Collins is a master at setting scenes and inhabiting her characters; plot takes a secondary role in these revelatory vignettes. Instead, the narrative lies in the evolution of the characters’ understanding, a realization that they’ve reached too far, hoped too much or had it wrong the whole time. “That is really all there is to the story,” sums up one narrator, a white man recounting the history of a black family he befriended. “Why do I feel I have told it all wrong? Perhaps because I am not the one to tell it.”
Nearly 30 years after her too-early passing, this author’s powerful debut collection manages to perfectly embody the existential torment of her country. The lingering question of whether we really understand each other and what’s happening around us, or whether we’re getting it catastrophically wrong, looms over Whatever Happened to Interracial Love? ― and it’s a question we’re likely to continue grappling with for many years to come.
The Bottom Line:
In poignant, searching scenes and contemplations, readers will be reintroduced to a great and under-appreciated creative talent in Kathleen Collins.
What other reviewers think:
The New York Times: “The best of these stories are a revelation. Ms. Collins had a gift for illuminating what the critic Albert Murray called the ‘black intramural class struggle,’ and two or three of her stories are so sensitive and sharp and political and sexy I suspect they will be widely anthologized.”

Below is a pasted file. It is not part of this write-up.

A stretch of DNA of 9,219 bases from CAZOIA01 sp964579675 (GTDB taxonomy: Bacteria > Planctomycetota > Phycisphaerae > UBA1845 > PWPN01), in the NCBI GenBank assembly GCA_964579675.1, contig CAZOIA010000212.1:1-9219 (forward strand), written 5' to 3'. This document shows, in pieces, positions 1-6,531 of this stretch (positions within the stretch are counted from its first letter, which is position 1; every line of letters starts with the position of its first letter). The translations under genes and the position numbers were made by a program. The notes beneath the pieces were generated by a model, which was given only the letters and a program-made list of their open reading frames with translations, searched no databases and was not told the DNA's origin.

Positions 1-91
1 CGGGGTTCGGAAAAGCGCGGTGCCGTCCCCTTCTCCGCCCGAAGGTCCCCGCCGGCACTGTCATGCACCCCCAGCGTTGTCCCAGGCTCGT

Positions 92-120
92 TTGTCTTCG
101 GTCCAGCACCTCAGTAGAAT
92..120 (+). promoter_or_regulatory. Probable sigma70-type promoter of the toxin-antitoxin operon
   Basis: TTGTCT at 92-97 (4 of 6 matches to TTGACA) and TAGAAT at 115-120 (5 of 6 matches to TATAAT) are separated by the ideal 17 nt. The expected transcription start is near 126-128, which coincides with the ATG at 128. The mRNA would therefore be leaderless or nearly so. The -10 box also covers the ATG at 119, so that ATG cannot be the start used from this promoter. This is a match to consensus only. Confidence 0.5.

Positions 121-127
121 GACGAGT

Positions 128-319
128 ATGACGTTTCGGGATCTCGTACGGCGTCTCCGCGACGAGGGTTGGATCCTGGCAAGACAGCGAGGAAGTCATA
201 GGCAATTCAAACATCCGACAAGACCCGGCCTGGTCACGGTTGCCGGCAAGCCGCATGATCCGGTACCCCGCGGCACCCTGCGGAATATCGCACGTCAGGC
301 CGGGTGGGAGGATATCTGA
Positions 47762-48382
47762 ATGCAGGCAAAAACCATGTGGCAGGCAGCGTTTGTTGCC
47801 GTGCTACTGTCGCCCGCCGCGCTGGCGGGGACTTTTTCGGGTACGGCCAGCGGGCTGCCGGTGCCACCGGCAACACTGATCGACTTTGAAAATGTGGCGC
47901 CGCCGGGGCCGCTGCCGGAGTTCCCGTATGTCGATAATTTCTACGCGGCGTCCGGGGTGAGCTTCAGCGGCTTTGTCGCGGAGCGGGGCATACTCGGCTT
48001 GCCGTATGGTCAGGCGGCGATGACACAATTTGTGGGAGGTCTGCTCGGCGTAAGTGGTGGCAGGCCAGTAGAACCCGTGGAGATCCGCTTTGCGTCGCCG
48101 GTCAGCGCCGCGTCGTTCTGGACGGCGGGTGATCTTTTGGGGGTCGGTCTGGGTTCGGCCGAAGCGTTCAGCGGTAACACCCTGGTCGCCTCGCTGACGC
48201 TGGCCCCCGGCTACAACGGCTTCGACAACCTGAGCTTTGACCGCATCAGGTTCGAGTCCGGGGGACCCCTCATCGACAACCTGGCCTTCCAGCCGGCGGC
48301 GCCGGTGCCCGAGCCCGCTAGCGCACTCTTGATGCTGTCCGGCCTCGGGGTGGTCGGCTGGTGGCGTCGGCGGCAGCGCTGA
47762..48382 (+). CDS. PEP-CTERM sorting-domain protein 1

The New Yorker: “Collins’s style is fine, graceful, and reserved, but pierced with the harsh simplicity of lurking menace.”
Who wrote it?
Kathleen Collins was an African-American playwright, filmmaker and activist. Her 1982 movie “Losing Ground” was one of the first feature films made by an African-American woman. She died at 46, in 1988. Her collection of stories, Whatever Happened to Interracial Love?, has never before been published.
Who will read it?
Readers who enjoy short, vignette fiction and reading drama.
“Okay, it’s a sixth-floor walk-up, three rooms in the front, bathtub in the kitchen, roaches on the walls, a cubbyhole of a john with a stained-glass window. The light? They’ve got light up the butt! It’s the tallest building on the block, facing nothin’ but rooftops and sun. Okay, let’s light it for night. I want a spot on that big double bed that takes up most of the room. And a little one on that burlap night table. Okay, now like that worktable with all those notebooks and papers and stuff. Good. And put a spot on those pillows made up to look like a couch. Good. Now let’s have a nice soft gel on the young man composing his poems or reading at his worktable. And another soft one for the young woman standing by the stove killing roaches.”
“I’m not trying to flatter myself, but I was the first colored woman he ever seriously considered loving. I know I was. The first one who had the kind of savoir faire he believed in so devoutly. The first one with class, style, poetry, taste, elegance, repartee, and haute cuisine. Because, you know, a colored woman with class is still an exceptional creature; and a colored woman with class, style, poetry, taste, elegance, repartee, and haute cuisine is an almost nonexistent species. The breeding possibilities are slight.”
Whatever Happened to Interracial Love?
By Kathleen Collins
Publishes Dec. 6
The Bottom Line is a weekly review combining plot description and analysis with fun tidbits about the book.